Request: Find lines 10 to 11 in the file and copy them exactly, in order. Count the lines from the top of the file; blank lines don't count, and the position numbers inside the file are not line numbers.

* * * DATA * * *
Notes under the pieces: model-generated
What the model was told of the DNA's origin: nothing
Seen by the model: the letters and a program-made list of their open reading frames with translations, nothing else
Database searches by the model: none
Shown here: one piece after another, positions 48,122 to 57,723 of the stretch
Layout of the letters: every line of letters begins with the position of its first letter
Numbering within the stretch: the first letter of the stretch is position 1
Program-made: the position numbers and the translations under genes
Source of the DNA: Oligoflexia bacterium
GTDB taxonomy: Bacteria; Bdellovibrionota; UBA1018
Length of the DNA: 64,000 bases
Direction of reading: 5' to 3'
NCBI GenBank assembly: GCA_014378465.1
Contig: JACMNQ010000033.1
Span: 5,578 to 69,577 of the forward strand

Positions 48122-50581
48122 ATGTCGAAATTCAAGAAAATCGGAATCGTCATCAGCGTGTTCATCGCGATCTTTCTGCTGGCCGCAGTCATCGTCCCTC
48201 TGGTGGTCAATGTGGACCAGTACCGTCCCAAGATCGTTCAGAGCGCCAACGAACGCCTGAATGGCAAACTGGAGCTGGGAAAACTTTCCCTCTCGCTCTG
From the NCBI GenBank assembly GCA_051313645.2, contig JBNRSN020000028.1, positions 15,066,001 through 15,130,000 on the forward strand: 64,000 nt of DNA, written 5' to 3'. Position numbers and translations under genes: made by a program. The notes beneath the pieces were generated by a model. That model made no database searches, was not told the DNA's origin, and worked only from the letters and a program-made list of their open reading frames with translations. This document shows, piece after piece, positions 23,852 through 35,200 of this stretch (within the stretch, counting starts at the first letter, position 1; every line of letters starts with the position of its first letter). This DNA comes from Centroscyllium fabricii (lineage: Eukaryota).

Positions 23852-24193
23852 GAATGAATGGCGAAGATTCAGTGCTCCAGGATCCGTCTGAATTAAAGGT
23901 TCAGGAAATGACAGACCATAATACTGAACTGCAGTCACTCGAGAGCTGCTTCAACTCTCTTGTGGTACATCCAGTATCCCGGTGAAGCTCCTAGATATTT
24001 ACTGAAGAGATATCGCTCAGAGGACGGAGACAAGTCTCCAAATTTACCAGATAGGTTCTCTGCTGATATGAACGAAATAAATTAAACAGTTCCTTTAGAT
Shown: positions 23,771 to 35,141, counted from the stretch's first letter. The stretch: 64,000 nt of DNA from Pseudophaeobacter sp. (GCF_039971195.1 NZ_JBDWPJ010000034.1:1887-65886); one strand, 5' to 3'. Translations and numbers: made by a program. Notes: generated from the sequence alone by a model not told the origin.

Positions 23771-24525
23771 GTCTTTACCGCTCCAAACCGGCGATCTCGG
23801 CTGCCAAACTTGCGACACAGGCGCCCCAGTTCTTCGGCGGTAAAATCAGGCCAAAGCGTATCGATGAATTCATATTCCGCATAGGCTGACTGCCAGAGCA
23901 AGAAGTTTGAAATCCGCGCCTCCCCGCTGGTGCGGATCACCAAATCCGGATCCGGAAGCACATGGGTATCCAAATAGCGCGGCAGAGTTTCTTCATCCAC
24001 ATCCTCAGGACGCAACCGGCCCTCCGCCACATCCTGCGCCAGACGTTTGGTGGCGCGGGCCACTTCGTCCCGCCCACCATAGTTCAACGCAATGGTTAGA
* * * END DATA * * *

GTDB taxonomy: Bacteria; Bdellovibrionota; UBA1018
Length of the DNA: 64,000 bases